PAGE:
The floods have displaced more than 46,000 people, including almost 219,000 women, children and men, according to Stephane Dujarric, the Spokesman for United Nations Secretary-General António Guterres.
He said the incident has left "a trail of destruction" across Somalia, citing inundated homes and farmland as well as the shutdown of health facilities.
The destruction is greatest in the Hiiraan region of the central Somali state of Hirshabelle.
Thousands of families have been displaced in Beledweyne, the regional city with the highest population density. The Shabelle River running through the town burst its banks amid heavy rainfall.
A local resident Hussein Yusuf told The Associated Press that it was the "worst flood we have ever experienced," but said the "floods did not result in any fatalities" in the Beledweyne town.
"These floods differ greatly from the others in the past. This flood is larger than any flooding in recent memory that has ever occurred in this region," he said.
Rising water levels in Beledweyne forced the closure of many important facilities, including government offices and the main hospital, residents said, while expressing fear over a cholera epidemic and malaria outbreak if the floods continue.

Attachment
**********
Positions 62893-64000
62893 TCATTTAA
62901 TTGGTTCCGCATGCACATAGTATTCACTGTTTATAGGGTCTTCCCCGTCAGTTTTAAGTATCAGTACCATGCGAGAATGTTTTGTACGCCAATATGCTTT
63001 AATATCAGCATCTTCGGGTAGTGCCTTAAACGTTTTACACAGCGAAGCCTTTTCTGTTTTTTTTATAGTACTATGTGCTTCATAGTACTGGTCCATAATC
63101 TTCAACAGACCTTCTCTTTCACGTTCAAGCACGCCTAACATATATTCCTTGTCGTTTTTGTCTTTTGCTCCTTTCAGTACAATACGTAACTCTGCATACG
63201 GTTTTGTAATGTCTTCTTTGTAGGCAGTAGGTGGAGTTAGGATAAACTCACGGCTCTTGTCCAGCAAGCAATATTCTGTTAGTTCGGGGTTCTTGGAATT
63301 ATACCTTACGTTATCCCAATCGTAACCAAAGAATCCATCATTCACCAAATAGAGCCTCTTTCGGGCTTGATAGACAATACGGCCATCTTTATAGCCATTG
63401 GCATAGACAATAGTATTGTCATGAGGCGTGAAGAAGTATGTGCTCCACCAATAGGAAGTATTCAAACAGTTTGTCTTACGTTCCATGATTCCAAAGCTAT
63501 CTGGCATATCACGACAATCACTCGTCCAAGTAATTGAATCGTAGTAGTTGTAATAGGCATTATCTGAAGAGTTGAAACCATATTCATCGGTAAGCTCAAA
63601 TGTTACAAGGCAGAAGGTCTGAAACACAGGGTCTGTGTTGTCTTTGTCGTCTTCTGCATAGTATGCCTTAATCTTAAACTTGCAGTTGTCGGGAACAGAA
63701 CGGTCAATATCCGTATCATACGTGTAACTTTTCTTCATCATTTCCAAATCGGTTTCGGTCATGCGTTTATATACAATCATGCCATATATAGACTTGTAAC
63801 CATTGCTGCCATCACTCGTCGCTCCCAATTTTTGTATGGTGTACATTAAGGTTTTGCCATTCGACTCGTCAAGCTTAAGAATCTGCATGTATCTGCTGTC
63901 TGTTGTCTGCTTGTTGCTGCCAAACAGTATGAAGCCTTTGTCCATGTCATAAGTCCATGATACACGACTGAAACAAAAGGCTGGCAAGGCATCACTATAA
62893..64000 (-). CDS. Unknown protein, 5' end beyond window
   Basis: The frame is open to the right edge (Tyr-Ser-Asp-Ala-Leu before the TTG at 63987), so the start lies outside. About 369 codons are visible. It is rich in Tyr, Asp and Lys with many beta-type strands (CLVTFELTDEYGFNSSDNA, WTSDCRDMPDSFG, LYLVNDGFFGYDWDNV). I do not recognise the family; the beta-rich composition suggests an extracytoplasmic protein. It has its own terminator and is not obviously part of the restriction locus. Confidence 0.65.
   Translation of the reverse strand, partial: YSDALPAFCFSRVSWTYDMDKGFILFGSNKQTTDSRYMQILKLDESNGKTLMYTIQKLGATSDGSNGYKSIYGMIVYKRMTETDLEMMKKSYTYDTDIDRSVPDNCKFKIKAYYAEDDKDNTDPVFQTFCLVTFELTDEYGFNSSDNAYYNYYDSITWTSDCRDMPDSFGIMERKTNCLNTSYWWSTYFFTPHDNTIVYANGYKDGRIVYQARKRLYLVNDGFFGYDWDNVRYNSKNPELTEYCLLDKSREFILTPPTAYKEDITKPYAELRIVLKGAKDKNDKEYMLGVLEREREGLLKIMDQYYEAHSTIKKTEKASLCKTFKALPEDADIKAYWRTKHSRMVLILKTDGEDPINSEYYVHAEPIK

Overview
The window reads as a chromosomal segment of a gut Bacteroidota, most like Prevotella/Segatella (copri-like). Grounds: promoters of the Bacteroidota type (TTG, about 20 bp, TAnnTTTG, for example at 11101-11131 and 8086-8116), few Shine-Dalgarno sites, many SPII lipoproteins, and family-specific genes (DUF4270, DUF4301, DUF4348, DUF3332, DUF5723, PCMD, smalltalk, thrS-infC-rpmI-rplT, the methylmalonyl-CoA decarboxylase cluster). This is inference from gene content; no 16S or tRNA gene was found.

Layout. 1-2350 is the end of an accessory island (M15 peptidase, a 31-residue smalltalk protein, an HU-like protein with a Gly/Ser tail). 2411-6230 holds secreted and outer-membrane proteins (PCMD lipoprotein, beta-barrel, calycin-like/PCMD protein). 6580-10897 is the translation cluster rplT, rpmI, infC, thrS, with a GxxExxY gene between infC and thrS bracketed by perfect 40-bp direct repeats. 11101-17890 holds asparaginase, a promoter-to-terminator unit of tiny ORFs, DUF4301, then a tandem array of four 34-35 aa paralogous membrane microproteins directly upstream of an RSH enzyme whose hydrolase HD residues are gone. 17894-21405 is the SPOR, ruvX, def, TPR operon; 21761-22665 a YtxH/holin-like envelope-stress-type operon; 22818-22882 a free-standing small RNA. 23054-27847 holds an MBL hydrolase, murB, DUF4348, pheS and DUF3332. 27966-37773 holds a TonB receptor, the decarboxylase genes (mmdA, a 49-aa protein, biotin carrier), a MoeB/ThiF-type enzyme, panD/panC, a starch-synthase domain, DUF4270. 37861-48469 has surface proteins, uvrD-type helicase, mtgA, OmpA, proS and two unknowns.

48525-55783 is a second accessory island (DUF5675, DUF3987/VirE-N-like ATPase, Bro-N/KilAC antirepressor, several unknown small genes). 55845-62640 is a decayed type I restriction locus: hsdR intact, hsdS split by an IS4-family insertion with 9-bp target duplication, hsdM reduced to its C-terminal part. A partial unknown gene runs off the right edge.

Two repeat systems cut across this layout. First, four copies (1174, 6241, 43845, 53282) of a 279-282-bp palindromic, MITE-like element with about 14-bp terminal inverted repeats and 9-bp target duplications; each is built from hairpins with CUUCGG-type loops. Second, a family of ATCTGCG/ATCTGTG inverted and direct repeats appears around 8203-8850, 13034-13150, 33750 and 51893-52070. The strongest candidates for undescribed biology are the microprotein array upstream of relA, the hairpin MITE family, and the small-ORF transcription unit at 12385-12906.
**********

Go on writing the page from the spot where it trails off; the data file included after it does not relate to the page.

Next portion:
"It was very difficult for me to walk this morning because of the amount of water," said Beledweyne resident Abdifitah Ahmed. "As you can see, this situation is getting worse as the amount of water increases."
The U.N. Spokesman said if the rains persist in Somalia and in the Ethiopian highlands, "we estimate that up to 1.6 million people could be impacted, with more than 600,000 displaced."
The Horn of Africa nation faces multiple crises: other parts of Somalia face drought conditions, and there's an ongoing insurgency by Islamic extremist fighters opposed to the federal government.